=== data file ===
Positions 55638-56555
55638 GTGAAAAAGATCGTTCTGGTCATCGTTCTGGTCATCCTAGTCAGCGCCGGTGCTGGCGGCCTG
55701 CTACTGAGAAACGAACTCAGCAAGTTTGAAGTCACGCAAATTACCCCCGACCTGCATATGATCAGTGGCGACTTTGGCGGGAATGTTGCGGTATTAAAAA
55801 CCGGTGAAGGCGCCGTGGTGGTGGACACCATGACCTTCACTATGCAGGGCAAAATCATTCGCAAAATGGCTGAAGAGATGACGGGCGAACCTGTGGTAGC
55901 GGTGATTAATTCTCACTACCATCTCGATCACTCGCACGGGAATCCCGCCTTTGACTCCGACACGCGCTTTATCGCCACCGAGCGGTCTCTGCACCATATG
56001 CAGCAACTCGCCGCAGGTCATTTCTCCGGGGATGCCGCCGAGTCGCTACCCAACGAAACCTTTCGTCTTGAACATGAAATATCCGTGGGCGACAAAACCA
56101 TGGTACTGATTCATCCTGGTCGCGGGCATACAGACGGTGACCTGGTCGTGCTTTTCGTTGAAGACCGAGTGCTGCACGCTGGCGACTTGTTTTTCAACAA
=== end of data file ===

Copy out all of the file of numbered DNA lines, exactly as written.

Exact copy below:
Positions 55638-56555
55638 GTGAAAAAGATCGTTCTGGTCATCGTTCTGGTCATCCTAGTCAGCGCCGGTGCTGGCGGCCTG
55701 CTACTGAGAAACGAACTCAGCAAGTTTGAAGTCACGCAAATTACCCCCGACCTGCATATGATCAGTGGCGACTTTGGCGGGAATGTTGCGGTATTAAAAA
55801 CCGGTGAAGGCGCCGTGGTGGTGGACACCATGACCTTCACTATGCAGGGCAAAATCATTCGCAAAATGGCTGAAGAGATGACGGGCGAACCTGTGGTAGC
55901 GGTGATTAATTCTCACTACCATCTCGATCACTCGCACGGGAATCCCGCCTTTGACTCCGACACGCGCTTTATCGCCACCGAGCGGTCTCTGCACCATATG
56001 CAGCAACTCGCCGCAGGTCATTTCTCCGGGGATGCCGCCGAGTCGCTACCCAACGAAACCTTTCGTCTTGAACATGAAATATCCGTGGGCGACAAAACCA
56101 TGGTACTGATTCATCCTGGTCGCGGGCATACAGACGGTGACCTGGTCGTGCTTTTCGTTGAAGACCGAGTGCTGCACGCTGGCGACTTGTTTTTCAACAA